Refinement of U.S. Cotton Production Forecasts

Refinement of U.S. Cotton Production Forecasts

The picture painted by the U.S. Department of Agriculture (USDA) of U.S. cotton production has been reframed several times this year already.  In August, USDA cut a historically large three million bales off of their previous month’s forecast.  The direction of that adjustment was not a surprise to anybody, but the size of it surely was.  Then, in September, USDA’s National Agricultural Statistics Service (NASS) reversed themselves and added a million and a quarter bales back to their estimate of U.S. cotton production[1], now at 13.83 million bales of all cotton (i.e., upland and pima combined).   

Hopefully, and happily, we can expect the forecast to get more accurate going forward.  The reason for this is rooted in three sources of future information.  First, as we saw in USDA’s September forecasts, available USDA Farm Service Agency (FSA) certified acreage data were used to revise forecasted planted acreage.  This was the main reason for the September upward revision to U.S. cotton production this year.  New data on certified acres from FSA sometimes arises later in the fall or winter, so this remains a possible source of refinement.

Second, NASS surveyed more than 7,000 U.S. producers, including major cotton producing states.  This survey process includes what they call “objective yield surveys” for major crops.  For cotton, this means boll counts from randomly selected field samples in September, October, November, and December.  So again, this data flow suggests a more accurate forecast of U.S. cotton production over time.

Third, NASS also reports monthly on cumulative bales ginned, which is another independent (albeit lagged) measure of U.S. cotton production.  Altogether, we can expect fewer surprises and an increasingly clearer production picture.  This expectation is supported by historical data in Figure 1.   Figure 1 shows the percent deviations of USDA’s U.S. cotton production forecasts in August, September, November, and December, relative to the final production estimate at the end of the marketing year (i.e., the following July).  As expected, the spread of the percent deviations shrink across the fall season, presumably informed by the previously described data flow.  It is also apparent from Figure 1 that USDA tends to overestimate the crop size, at least in the September through December time period.

The marketing implication of this refinement is a fading production risk premium in U.S. cotton prices, all other things being equal. 


Robinson, John. “Refinement of U.S. Cotton Production Forecasts“. Southern Ag Today 2(41.1). October 3, 2022. Permalink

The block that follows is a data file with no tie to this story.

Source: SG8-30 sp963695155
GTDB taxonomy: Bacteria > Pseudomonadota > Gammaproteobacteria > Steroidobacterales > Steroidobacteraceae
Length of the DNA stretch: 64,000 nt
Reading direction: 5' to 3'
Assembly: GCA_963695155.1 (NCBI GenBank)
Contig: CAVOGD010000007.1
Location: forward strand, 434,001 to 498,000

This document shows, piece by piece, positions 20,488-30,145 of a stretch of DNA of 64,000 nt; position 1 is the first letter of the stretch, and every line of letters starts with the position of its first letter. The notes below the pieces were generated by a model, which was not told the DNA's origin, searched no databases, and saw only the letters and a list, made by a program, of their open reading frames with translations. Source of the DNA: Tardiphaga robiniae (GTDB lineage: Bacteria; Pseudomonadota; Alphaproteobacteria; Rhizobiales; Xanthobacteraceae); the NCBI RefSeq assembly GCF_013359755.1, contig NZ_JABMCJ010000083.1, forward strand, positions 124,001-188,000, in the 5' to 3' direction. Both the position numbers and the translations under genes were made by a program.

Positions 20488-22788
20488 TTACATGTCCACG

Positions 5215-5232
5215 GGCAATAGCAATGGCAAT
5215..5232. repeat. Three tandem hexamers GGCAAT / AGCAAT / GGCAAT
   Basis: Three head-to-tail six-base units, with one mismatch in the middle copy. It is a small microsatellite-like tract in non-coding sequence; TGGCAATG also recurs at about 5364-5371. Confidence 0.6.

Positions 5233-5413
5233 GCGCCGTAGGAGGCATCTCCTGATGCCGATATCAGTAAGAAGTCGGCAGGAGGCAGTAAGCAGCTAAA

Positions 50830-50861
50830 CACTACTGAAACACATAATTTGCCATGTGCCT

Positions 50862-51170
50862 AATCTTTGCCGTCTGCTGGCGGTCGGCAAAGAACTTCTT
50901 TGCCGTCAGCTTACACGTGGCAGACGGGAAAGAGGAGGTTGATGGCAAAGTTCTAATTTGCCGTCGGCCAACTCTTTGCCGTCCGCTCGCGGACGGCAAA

Marketing Strategies if Producers Do Not Have Access to On-Farm Storage

Marketing Strategies if Producers Do Not Have Access to On-Farm Storage

Several articles have discussed the benefits of on-farm storage for southern producers (Maples, 2022 and Duncan and Smith, 2022). However, there are marketing strategies that producers can investigate if they do not have on-farm storage. These include delayed pricing contracts, commercial storage, and using futures or options to establish a re-ownership position for the commodity sold.  

Delayed pricing contracts allow ownership of the grain to be transferred to a local elevator, barge point, or other purchaser without establishing the price. Delayed pricing contracts allow the producer to fix the price after delivery at a future point in time. As with any legal contract, attention to detail is important to fully understand the differences in terms and conditions offered. Additionally, counterparty risk should be investigated. Counterparty risk is the probability that the other party in a transaction may not fulfill its part of the deal and may default on the contractual obligations.

Commercial storage is another option that can be investigated. Commercial storage requires the producer to pay a monthly storage fee, while maintaining ownership of the grain. Storage fees are highly variable, based on facilities provided and local availability. Not all producers will have access to commercial storage in their location. Similar to delayed pricing contracts, terms, conditions and counterparty risks for commercial storage agreements should be fully understood. 

Futures and options can be used to establish a re-ownership position after the sale of the crop. Producers can buy a futures contract or a call option for a deferred contract month and experience financial gains if the futures contract price appreciates after the cash crop is sold. For example, buying a March corn contract at $6.90 can provide a financial gain if the March futures contract, between purchase date and expiration, increases (buying low and selling high). This is a speculative position and can result in losses if the contract price declines. This strategy also requires a margin account to cover any losses incurred by the futures position.